Centre for Advocacy and Research, India
Shreya Mehta on July 19, 2018 in Health & Sanitation
In January 1998, a non-religious, non-political, non‐profitable organization named the Centre for Advocacy and Research (CFAR) was established in Delhi. It’s mission was to create a space within the public domain to facilitate better communication and awareness within the community for the sake of their basic rights and amenities.
Their involvement within the community strives to enable developmental inclusion in all respects. They work for all deprived people from marginalised communities such as women, girls, urban the poor, unorganized workers including sex workers, transgender persons, sexual minorities, single women, HIV positive persons, people who inject drugs (PWID) and people living with disabilities. Their vision is to strengthen and enable the voice of voiceless.
CFAR works in more than 25 locations that are spread across the states of Rajasthan, Delhi, Maharashtra, Karnataka, Andhra Pradesh, Tamil Nadu, West Bengal, Orissa and Uttar Pradesh. The organisation works on four primary agendas namely Mainstreaming the Urban Poor, Community-led HIV prevention, Urban Sanitisation and Adolescents and Girls Development.
The organisation has relentlessly attempted to advocate social justice and safety-based programs for the urban poor. They believe that the process should begin with defining and thus identifying who the urban poor are based on their liabilities. The second step involves collectivising community based organisations by creating awareness and discourses amongst community members in order to demand the basic needs and facilities like water, electricity and hygiene that they are entitled to.
After that the third step involves encouraging participation and collaboration between community based organisations and the government. Once this is done, the next step involves strengthening the impact of these community based organisations by engaging actively with the community and training them. The fifth step is institutionalising the community engagement so as to set a system and arrangement in place. Then finally, the last step is carried out which involves the convergence of engagements towards utilization and distribution of benefits and entitlements.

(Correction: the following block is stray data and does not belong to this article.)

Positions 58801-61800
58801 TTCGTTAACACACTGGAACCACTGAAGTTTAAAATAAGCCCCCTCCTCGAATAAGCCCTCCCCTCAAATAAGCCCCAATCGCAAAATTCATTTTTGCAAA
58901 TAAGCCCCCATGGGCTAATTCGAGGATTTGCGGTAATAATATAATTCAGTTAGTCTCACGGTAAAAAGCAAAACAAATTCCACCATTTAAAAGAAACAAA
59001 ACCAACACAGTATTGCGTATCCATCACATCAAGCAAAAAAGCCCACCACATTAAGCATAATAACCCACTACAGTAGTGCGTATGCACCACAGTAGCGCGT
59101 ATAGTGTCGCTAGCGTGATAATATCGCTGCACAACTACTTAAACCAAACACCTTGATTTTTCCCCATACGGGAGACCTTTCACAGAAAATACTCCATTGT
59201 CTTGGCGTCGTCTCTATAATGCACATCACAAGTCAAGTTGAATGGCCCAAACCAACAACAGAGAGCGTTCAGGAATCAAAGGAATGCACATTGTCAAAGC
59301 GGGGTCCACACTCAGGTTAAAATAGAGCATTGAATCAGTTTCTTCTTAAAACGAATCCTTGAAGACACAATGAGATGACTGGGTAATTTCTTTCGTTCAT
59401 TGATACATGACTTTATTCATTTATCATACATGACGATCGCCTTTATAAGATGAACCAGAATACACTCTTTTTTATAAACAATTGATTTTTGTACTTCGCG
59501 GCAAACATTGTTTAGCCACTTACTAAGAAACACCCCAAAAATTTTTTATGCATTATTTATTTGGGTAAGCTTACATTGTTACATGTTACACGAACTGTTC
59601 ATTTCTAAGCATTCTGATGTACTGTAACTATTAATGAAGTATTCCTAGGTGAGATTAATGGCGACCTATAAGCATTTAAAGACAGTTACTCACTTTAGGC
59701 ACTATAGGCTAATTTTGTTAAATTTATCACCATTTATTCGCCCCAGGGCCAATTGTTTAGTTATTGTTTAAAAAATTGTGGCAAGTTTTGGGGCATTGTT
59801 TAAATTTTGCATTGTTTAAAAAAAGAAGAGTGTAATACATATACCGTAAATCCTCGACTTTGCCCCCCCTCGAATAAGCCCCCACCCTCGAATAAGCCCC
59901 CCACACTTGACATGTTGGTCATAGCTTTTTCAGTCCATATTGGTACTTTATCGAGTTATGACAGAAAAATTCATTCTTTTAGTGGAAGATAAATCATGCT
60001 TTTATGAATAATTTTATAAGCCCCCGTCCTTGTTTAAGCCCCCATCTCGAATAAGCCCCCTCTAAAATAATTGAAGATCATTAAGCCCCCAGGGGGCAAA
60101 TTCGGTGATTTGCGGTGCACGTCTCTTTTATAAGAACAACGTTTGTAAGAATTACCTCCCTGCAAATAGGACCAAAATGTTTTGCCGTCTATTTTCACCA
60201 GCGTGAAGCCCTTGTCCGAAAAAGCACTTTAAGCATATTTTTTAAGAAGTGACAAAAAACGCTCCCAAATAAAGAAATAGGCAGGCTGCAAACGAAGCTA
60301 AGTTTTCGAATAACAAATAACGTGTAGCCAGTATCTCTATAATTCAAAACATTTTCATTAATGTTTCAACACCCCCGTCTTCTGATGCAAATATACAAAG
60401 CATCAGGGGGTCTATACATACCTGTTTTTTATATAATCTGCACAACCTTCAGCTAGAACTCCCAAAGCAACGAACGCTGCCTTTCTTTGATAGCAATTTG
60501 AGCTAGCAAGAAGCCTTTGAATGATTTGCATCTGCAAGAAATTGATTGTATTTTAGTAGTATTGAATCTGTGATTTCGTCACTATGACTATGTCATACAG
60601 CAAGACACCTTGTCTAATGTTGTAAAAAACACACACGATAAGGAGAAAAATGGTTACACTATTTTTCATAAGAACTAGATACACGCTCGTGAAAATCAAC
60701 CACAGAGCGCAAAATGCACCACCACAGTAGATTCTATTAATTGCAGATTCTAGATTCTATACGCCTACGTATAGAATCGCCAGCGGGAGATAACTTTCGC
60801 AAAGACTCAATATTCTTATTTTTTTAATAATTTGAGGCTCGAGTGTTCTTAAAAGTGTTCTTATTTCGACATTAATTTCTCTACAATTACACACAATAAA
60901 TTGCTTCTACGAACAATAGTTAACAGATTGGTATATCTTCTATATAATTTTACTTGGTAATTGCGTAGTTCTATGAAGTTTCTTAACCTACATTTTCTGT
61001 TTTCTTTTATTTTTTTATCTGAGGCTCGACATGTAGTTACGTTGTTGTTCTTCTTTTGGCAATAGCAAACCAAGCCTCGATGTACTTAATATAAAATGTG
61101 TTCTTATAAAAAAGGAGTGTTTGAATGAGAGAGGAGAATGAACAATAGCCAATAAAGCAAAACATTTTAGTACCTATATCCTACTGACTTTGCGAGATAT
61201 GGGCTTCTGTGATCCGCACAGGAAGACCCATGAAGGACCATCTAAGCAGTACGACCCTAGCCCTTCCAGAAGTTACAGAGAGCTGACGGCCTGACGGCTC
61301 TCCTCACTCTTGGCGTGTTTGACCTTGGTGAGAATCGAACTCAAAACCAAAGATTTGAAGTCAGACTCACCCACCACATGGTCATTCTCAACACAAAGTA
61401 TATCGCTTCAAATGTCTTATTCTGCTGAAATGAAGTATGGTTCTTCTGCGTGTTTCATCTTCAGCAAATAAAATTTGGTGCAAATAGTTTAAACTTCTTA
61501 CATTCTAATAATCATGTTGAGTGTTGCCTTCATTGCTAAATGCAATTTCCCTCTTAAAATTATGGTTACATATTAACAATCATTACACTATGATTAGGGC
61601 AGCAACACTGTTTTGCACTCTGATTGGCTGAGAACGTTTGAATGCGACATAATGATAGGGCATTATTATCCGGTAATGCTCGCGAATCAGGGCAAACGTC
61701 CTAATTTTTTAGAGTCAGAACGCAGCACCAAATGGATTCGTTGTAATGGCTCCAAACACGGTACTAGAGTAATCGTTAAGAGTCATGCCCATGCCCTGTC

By implementing the process successfully, many communities across India have been helped. They also conduct research and surveys to supplement the functioning of their organisation and to identify locations and communities that need any kind of help. As part of the surveys and studies carried out in Delhi, it was realised that almost half of Delhi’s population lived in slums, where access to basic facilities was rarely possible. They didn’t have any access to piped-water and moved out in the open for defecation every single day. The people lived in a pitiable condition and the NGO felt an urgent need to address this issue.
They began work in one such area, Kalyanpuri in Delhi. Community toilets had been built for the people here but they had remained locked for almost one and a half year and thus were in a very pitiable state. The situation was such that the drains were blocked and there were worms and maggots present in these toilets and were very dirty. That was probably why women couldn’t use them and chose to defecate in the bushes. Not only was this an unhealthy practice but they also faced numerous instances of sexual harassment on a day to day basis.
As soon as CFAR got involved with the community, specifically in creating awareness about their rights and responsibilities, lots of people volunteered to get into the process in order to get things working in the right way. A Slum Management Committee was formed to deal the present situation with representatives from the community. In association with CFAR they decided to find practical solution to their problem and therefore made a four minute video of the area and took it to Delhi’s Lieutenant Governor.
As soon as he saw the video, he immediately passed the budget and asked the respective authorities to repair as soon as possible. Today the community toilets are spotlessly clean and well-maintained. All women in the area use them to defecate and don’t have to go out, putting their life at risk.
This is just one example of the phenomenal work that CFAR has been carrying out. Various campaigns and awareness programs about education, livelihood skills, heath and sanitation are carried out on a day to day basis in each of the communities in order to facilitate the basic needs of the people in the area.
CFAR has also set numerous Single Windows so as to strengthen social inclusion across various social development programs and involve the community and community-based organisations to facilitate the inclusion process. Victims of abuse, violence are provided free legal aid and support. The young, old, poor and frail are provided assistance by guiding them in the right direction and strengthening the access to services.
Regular programs on pre-natal and post-natal care, strengthening of the Panchayat led-governance on rights of women and girls, Urban Sanitation, District Resource Centres, Cleanliness, Gender Resource Centres, HIV Prevention and Care are carried out at regular intervals. The organisation has received various awards, mementos, certificates and letters of appreciation for all their efforts.
Recently, in February 2018, CFAR’s Pune team was awarded by the Swachh Award by the Pune Municipal Corporation for its outstanding work done through the Community Management Committees to strengthen public and community toilets and clean drinking water.
Today more than 180 members of the CFAR organisation work to empower community organizations and in order to develop community engagement so as to secure access to services and entitlements.
To read more about the inspirational work they are doing, visit Centre for Advocacy and Research today!